The significance of Eukratides I’s rule is in part suggested by the great amount of coinage bearing his image, implying that his reign was both long and economically prosperous. It is believed that he came to power around 171 B.C. after overthrowing the Euthydemid Dynasty that had previously controlled Bactria. Having secured the throne, Eukratides launched an invasion of northwest India, a territory under the authority of the so-called Indo-Greek Kingdoms. After advancing as far as the Indus River, Eukratides’ army was eventually repelled. Meanwhile, as his forces were tied up in the east, Bactria was assaulted from the west by the Parthians under King Mithradates I. This campaign ended with the Parthians seizing two neighboring provinces. History records that Eukratides was murdered around 145 B.C. by his own son while en route back from India. Following his death, civil war broke out among various rival factions of the dynasty competing for power. This instability in turn led to numerous ethnic uprisings throughout the kingdom, eventually leading to the collapse of the Bactrian Kingdom and effectively making Eukratides the last great Greco-Bactrian king.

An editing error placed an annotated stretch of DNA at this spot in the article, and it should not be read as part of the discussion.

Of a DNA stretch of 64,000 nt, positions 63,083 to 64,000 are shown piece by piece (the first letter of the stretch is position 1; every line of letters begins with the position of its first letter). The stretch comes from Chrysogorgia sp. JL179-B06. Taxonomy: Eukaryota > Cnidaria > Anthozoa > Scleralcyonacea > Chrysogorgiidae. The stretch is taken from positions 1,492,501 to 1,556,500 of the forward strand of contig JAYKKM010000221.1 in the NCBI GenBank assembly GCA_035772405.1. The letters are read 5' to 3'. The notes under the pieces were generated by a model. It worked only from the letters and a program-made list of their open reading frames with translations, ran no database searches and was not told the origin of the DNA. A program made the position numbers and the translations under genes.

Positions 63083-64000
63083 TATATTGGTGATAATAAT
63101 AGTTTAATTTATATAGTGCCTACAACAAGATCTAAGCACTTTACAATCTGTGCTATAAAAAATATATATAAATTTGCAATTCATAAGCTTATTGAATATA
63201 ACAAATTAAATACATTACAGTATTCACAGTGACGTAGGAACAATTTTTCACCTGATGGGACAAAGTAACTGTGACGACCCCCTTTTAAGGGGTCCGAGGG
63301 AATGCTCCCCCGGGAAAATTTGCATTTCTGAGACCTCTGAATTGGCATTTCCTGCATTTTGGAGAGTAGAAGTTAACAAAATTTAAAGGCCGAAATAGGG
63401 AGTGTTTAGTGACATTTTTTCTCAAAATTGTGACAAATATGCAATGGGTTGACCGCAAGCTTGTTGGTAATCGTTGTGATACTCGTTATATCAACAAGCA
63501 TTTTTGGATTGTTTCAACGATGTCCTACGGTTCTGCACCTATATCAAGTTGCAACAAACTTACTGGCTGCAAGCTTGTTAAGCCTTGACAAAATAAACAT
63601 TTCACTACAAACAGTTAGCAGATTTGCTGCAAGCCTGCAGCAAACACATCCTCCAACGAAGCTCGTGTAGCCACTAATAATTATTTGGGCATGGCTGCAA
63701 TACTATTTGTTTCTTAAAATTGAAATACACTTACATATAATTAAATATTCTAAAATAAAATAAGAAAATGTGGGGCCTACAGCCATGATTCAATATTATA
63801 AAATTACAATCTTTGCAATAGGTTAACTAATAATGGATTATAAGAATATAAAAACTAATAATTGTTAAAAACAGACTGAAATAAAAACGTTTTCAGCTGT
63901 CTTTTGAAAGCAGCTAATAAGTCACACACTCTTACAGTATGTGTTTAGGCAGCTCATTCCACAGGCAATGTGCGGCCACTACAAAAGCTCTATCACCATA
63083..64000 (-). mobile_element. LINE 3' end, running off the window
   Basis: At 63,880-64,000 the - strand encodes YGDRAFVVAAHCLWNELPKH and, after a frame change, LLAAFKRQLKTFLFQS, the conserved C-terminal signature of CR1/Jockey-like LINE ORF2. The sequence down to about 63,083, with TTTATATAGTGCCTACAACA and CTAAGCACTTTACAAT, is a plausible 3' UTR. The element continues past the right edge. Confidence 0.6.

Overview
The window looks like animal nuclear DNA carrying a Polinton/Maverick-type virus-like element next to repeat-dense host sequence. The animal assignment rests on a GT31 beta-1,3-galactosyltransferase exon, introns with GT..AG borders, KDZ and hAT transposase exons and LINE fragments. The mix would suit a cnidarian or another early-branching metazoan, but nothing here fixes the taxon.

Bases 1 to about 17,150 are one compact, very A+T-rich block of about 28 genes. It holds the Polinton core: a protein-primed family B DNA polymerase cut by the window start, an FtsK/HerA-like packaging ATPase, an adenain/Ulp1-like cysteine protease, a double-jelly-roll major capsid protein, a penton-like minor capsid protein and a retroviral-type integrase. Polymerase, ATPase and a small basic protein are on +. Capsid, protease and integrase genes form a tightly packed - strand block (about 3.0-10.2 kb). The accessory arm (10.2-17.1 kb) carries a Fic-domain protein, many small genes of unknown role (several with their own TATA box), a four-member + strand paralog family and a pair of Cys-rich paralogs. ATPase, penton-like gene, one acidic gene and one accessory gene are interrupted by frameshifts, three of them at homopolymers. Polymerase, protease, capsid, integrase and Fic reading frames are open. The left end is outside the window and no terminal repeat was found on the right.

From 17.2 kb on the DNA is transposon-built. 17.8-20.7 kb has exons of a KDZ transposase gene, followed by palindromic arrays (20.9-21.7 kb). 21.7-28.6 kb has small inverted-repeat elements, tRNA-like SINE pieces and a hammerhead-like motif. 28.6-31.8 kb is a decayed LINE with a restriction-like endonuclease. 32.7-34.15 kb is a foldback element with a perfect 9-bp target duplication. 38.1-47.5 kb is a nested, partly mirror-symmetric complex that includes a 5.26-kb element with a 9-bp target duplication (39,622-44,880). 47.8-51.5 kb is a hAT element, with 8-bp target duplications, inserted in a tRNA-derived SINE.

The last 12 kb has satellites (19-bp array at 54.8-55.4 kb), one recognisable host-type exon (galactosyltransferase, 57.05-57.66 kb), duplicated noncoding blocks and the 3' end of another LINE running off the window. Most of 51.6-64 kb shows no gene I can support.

How many hands have touched a coin in your pocket or your purse? What eras and lands have the coin traversed on its journey into our possession? As we reach into our pockets to pull out some change, we rarely hesitate to think of who touched the coin before us, or where the coin will venture to after us. More than money, coins are a symbol of the state that struck them, of a specific time and place, whether contemporary currencies or artifacts of long forgotten empires. Bactrian coins were made to the Greek Standard, and this is one of the most beautiful coins of the late Hellenistic period. Known for their strongly realistic portraits, this tetradrachm of Eukratides is no exception. He is depicted as a formidable warrior, wearing a cuirass and a bronze helmet over his diadem. . The helmet has the bull's ear and horn that appeared on the leopard-skin helmet of Seleukos I and that may have been meant to allude to descent from the Seleucids. His features are individualized, his expression stern. On the reverse, the Dioskouroi, Greek heroes noted for their horsemanship and prowess in battle, are shown charging with spears raised. - (LC.078)